Colts figured, but ‘Da Bears!’

Jan 30, 2007 1:40 AM

Do Peyton Manning and Tony Dungy finally get their rings or will the new Monsters of the Midway spoil the Colts’ party?

Back in August, Indianapolis was the 4/1 favorite to win the Super Bowl. The Bears were 22/1, behind five NFC teams (Seahawks, Panthers, Giants, Cowboys and Bucs).

For the second year in a row, the No. 1 NFC seed is an underdog to the weaker-seeded AFC club (Indy was a No. 3 seed). The Steelers were the No. 6 seed going into the playoffs a year ago and were favored in a 21-10 victory over the Seahawks in the Super Bowl.

That shows how superior the best teams in the AFC are compared to the top NFC seeds. The AFC dominated the regular season matchups as well. It appears the pendulum has swung. During the 1980s and much of the 90s, the NFC won 15-of-16 Super Bowls, including 13 in a row! That changed in 1998 when Denver upset Green Bay, 31-24. The AFC has won 7-of-9 since.

The Colts have the high profile passing offense with QB Peyton Manning throwing mostly to TE Dallas Clark and WRs Marvin Harrison and Reggie Wayne. The betting public loves exciting offenses, but it’s the Colts defense that has shocked the world in the postseason. The worst run defense in the league during the regular season, with every opponent having a 100-yard rusher, Indy’s defense has been dominant against the run.

The Colts will have to do it one more game as the Bears were 15th in rushing (120 yards per contest) behind RBs Thomas Jones and Cedric Benson. The Bears also hope to continue a Super Bowl trend: The underdog is 4-1 ATS the last five Super Bowls, winning twice. Here’s a look at what to expect this weekend as America’s unofficial national holiday, the Super Bowl, kicks off.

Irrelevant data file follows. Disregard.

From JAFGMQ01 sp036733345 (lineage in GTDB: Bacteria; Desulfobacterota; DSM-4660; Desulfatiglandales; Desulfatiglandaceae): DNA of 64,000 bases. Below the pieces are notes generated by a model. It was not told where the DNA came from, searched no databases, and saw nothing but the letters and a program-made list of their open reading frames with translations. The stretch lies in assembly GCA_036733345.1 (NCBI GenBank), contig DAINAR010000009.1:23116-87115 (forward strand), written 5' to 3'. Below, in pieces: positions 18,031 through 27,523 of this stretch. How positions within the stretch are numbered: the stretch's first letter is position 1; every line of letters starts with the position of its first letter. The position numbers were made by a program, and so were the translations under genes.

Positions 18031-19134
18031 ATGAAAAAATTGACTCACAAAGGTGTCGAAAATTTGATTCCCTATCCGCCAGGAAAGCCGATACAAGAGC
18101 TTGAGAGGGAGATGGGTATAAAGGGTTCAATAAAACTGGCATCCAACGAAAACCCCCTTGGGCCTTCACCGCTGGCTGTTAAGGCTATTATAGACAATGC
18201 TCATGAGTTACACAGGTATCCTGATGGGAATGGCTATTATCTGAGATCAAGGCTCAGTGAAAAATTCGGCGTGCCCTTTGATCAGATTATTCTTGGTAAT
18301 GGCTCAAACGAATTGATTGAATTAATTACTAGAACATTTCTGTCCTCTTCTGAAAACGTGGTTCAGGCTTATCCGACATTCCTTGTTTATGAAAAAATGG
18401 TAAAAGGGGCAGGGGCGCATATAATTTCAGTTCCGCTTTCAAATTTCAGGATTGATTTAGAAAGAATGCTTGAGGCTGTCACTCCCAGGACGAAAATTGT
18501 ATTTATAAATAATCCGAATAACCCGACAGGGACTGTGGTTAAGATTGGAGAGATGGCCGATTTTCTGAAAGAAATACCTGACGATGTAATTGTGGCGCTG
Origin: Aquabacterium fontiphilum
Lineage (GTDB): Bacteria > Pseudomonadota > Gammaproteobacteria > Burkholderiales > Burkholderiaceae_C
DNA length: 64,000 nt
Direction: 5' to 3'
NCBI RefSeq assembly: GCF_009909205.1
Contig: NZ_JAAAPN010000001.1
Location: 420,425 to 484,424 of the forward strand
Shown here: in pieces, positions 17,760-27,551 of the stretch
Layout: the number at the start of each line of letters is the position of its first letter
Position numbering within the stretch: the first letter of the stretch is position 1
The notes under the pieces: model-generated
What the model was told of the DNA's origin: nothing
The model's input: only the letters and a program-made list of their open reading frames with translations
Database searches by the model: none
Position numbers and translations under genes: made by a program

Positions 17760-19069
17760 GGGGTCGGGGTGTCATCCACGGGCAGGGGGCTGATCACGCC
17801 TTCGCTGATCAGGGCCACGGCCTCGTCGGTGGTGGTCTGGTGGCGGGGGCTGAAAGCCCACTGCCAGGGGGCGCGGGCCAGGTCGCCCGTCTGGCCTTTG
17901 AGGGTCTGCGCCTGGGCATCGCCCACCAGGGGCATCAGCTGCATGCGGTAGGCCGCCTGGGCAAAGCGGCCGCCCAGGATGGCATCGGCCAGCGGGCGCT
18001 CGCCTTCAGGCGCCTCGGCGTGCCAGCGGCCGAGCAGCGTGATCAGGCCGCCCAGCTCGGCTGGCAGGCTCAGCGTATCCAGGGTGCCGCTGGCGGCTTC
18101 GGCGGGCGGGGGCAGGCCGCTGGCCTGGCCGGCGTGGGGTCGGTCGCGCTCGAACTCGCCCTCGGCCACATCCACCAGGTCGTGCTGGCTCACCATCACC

Run, play tough D. Old school football right out of the George Halas playbook. No one has been able to run the ball much on the Colts since the regular season ended, but Chicago will try. Ball control means tiring out the Colts small defensive front and keeping the football out of Manning’s hands. Chicago is tops in the playoffs, averaging 158 rush yards.

The other reason, of course, is no one knows which Grossman will show up. Rex had 23 TDs, 20 picks and some frighteningly awful performances. He was the antithesis of consistency. The Bears ended up blowing out the Saints in the NFC title game, but settled for three field goals to start the game You can’t waste TD opportunities in the red zone when playing the Colts. On the other hand, the Saints offense was No. 1 in the league and was shut down.

The Bears have a ball-hawking defense that led the league in forced turnovers. More good news is that they have the NFL’s No. 12 rated pass defense. The bad news? The Patriots were No. 13 and Manning shredded them for 349 yards in the AFC title game. Chicago is 7-1 SU, 5-3 ATS away from home and 2-0 ATS as a dog. The over is a whopping 13-4-1.


Score points early. This immensely talented offense is so talented can score anywhere and anytime, even if they get way behind. They trailed the Patriots 21-3, but tied it midway through the third quarter. Scoring early could alter the Bears game plan, putting pressure on the inexperienced Grossman to do more. That would also take pressure off the Colts potentially soft run defense.


Colts special teams on kicks. The league’s worst unit struggled badly the last game, allowing the Patriots kick returns of 80 and 41 yards. The Bears have the NFL’s best kick return specialist in Devon Hester.

Indy’s built for indoors: The Colts are 10-0 SU/7-3 ATS at the RCA Dome. On the road, 5-4 SU/4-5 ATS. The over is 19-12 (61.3 percent) in last 31 Super Bowls.

All of which makes this a terrific cat-and-mouse game. Enjoy!